James Corner Field Operations (Project Lead), Diller Scofidio + Renfro, and Piet Oudolf. The High Line, New York, NY. 2005. Photo by Iwan Baan, courtesy of Diller Scofidio + Renfro

Projects for an Open City

These New York projects, presented as part of Virtual Views: New York, Open City, illustrate the pitfalls and potential of modern architecture and urban planning.

The five projects below, chosen in conjunction with Virtual Views: New York, Open City, map the diversity of approaches used by architects over the last 70 years to design for an “open city.” Considered today, these examples illuminate the pitfalls of modernism—especially the notion of a universal architecture that could be applied to seemingly any context—but they also serve as a reminder of architecture’s potential to participate in the creation of more open, accessible, and ultimately equitable cities.

Ezra Stoller. UN Secretariat. 1952

Ezra Stoller. UN Secretariat. 1952

United Nations Secretariat Building

The UN Secretariat Building was the first high-rise in the United States to employ a glazed “curtain wall” system across its entire facade, a system in which standardized windows are suspended on the exterior of a building. The use of green-blue tinted glass and aluminum produced two shimmering facades; their transparency levels and reflections transform throughout the day. Industrially produced glass made it possible to design buildings with vast, transparent surfaces. For modern architects, this represented an opportunity to create a new architecture for civic institutions that would appear not only inviting and accessible, but also symbolic of an open, democratic society.

Ludwig Mies van der Rohe. Seagram Building, New York, NY (view from the west). 1957

Ludwig Mies van der Rohe. Seagram Building, New York, NY (view from the west). 1957

Seagram Building and Plaza

When German-born architect Ludwig Mies van der Rohe was commissioned to design the corporate headquarters of the Canadian distillers Joseph E. Seagram & Sons on New York’s Park Avenue, he knew from the start that it would be a steel-frame tower sheathed in bronze and glass. What he was most interested in exploring was the potential of pushing the volume of the building away from the sidewalk in order to create an open, publicly accessible space. The resulting granite plaza at the Seagram provided a gathering place of rest and repose in New York’s densely built Midtown, as well as a model of “privately owned public space” that has been replicated in countless other high-rise developments throughout the city.

Paul Rudolph. Lower Manhattan Expressway Project, New York, NY (perspective to the east). 1967–72

Paul Rudolph. Lower Manhattan Expressway Project, New York, NY (perspective to the east). 1967–72

Lower Manhattan Expressway

The Lower Manhattan Expressway, which would link New Jersey to Brooklyn, Queens, and Long Island via the Holland Tunnel and the Manhattan and Williamsburg bridges, was conceived of in the 1940s by the influential (and controversial) New York City urban planner Robert Moses. As a top-down project that prioritized car traffic over the communities it would disrupt, the massive project faced sharp criticism and protests from numerous groups and constituents, including the writer and activist Jane Jacobs. After years of public debate, in 1967 the Ford Foundation commissioned Paul Rudolph to produce a speculative study of the proposed expressway. Rudolph’s proposed Y-shaped corridor suggested a new approach to city building, in which transportation networks could bind rather than divide communities. After more than a decade on the drawing board, the expressway project was finally abandoned in 1972.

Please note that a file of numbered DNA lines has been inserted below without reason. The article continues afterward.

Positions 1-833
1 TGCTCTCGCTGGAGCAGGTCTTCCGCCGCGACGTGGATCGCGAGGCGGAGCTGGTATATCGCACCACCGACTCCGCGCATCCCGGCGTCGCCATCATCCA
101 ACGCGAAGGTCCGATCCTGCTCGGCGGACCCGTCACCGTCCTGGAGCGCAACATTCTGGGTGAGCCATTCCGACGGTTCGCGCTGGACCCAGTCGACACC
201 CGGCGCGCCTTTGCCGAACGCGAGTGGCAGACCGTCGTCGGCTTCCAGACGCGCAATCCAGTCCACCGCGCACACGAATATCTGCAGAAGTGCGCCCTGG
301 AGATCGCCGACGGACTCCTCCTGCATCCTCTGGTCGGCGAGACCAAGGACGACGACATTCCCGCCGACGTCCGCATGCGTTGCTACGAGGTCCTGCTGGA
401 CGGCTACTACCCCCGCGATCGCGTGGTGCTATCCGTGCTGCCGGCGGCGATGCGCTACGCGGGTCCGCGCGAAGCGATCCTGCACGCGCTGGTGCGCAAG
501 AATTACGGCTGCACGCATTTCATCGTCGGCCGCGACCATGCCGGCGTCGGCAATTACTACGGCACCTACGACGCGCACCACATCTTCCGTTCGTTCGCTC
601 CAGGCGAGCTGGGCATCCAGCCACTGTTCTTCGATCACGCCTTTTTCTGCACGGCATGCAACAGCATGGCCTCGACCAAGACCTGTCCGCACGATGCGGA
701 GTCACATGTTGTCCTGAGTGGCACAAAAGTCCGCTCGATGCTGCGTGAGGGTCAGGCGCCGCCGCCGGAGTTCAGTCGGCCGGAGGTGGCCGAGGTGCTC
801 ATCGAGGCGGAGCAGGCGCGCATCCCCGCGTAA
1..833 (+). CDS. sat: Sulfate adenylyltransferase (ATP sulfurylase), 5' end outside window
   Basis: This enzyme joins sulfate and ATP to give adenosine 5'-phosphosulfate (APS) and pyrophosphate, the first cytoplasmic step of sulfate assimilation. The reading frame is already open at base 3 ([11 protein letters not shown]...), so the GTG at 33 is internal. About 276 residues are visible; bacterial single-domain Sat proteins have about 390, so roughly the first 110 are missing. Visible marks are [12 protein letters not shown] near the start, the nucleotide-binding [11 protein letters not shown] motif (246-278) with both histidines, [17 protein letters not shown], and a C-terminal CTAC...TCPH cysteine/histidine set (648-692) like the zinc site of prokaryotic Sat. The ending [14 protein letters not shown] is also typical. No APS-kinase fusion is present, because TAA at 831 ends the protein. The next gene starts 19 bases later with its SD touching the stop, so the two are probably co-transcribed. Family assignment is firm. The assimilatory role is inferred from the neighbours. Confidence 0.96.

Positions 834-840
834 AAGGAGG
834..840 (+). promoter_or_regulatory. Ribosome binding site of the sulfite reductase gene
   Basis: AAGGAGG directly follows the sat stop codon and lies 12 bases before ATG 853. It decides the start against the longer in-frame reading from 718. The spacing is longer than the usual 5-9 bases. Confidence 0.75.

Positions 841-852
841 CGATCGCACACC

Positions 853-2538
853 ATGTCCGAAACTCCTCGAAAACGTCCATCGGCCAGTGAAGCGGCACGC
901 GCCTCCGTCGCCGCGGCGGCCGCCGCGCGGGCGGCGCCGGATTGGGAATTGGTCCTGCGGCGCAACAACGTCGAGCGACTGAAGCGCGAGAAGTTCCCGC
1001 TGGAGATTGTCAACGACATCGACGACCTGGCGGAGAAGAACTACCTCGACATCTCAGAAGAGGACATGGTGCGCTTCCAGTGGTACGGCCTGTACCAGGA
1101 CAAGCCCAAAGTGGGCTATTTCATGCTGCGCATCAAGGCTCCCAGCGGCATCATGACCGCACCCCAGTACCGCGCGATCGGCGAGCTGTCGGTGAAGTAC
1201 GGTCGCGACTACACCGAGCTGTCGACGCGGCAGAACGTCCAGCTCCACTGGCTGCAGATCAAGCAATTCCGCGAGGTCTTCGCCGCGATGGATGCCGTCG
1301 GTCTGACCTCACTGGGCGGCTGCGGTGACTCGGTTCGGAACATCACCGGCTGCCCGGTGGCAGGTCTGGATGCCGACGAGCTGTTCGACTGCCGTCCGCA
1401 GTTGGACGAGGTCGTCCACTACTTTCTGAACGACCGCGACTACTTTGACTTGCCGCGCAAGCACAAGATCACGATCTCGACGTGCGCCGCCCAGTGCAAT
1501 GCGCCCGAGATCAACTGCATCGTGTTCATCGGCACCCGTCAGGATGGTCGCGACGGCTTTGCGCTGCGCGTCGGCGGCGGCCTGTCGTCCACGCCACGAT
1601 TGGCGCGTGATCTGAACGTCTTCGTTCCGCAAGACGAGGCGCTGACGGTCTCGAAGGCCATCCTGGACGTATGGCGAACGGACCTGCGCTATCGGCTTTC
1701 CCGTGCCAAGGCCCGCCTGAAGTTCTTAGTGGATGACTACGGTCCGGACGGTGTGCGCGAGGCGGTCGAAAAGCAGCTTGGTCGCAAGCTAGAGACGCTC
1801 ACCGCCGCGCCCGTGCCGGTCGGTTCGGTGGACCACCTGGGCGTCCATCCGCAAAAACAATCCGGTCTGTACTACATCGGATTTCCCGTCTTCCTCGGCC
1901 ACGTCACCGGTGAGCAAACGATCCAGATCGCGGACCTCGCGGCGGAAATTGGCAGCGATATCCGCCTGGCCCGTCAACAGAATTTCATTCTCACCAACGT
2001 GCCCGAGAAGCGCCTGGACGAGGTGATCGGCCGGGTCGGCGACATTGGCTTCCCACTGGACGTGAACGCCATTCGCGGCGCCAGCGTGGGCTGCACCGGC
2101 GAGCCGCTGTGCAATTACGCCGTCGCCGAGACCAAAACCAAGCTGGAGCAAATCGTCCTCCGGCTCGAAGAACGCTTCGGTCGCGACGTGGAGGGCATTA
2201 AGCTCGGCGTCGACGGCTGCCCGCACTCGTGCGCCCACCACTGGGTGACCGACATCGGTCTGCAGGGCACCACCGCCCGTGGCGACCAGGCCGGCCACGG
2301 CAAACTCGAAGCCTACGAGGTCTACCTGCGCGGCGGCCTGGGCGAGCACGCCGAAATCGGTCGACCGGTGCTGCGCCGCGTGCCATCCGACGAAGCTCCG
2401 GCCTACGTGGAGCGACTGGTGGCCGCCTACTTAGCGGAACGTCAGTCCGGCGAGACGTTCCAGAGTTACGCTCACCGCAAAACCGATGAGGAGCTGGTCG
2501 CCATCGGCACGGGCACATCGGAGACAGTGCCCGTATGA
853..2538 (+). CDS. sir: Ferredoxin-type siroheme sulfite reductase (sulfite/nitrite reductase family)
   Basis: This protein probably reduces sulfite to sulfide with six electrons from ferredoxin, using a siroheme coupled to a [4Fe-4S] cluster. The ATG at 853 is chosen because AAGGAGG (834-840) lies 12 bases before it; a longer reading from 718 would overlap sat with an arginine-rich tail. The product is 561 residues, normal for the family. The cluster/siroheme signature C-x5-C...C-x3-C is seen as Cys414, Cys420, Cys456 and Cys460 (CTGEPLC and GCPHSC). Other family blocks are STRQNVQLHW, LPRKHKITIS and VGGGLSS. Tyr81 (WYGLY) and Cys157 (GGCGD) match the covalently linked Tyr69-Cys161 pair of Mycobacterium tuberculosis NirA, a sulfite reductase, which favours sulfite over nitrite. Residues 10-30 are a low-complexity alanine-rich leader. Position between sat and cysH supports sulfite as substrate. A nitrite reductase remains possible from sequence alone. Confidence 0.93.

June Jordan and R. Buckminster Fuller, Skyrise to Harlem, 1965; reproduced in June Meyer, “Instant Slum Clearance,” Esquire 63, no. 4 (April 1965)

June Jordan and R. Buckminster Fuller, Skyrise to Harlem, 1965; reproduced in June Meyer, “Instant Slum Clearance,” Esquire 63, no. 4 (April 1965)

Skyrise to Harlem

Who gets the right to decide the architecture of a city and its inhabitants? This question was central to a 1965 urban proposal for Harlem developed by architect and writer June Jordan with famed engineer and architect R. Buckminster Fuller. The speculative project was a sharp repudiation of the prevailing model of “urban renewal,” which was based on the idea of “excising” New York’s “unhealthy slums” and replacing them with the impersonal housing that has become known as “projects.” Originally titled “Skyrise to Harlem,” Jordan and Fuller’s scheme imagined a series of communally and incrementally built conical towers with hanging gardens and public recreation facilities, which they described as “trees of life." Rising above rather than replacing the existing urban fabric, the 15 porous structures would accommodate half a million new inhabitants, while at the same time sparing Harlem’s existing residents from the detrimental effects associated with mid-century urban “redevelopment.”

James Corner Field Operations (Project Lead), Diller Scofidio + Renfro, and Piet Oudolf. The High Line, New York, NY. 2005

James Corner Field Operations (Project Lead), Diller Scofidio + Renfro, and Piet Oudolf. The High Line, New York, NY. 2005

The High Line

The High Line, a 1.45-mile-long park created on a formerly abandoned spur of the New York Central Railroad, is one of New York’s most utilized promenades. Conceived as an elevated, open-air greenway running through West Chelsea, the project has grown to become a much-imitated example of adaptive reuse. It is precisely the project’s unprecedented success that in recent years has raised concerns, as the sharp increase in high-end housing construction activity around this human-scaled intervention threatens to outweigh its positive contribution to the southeastern edge of Manhattan.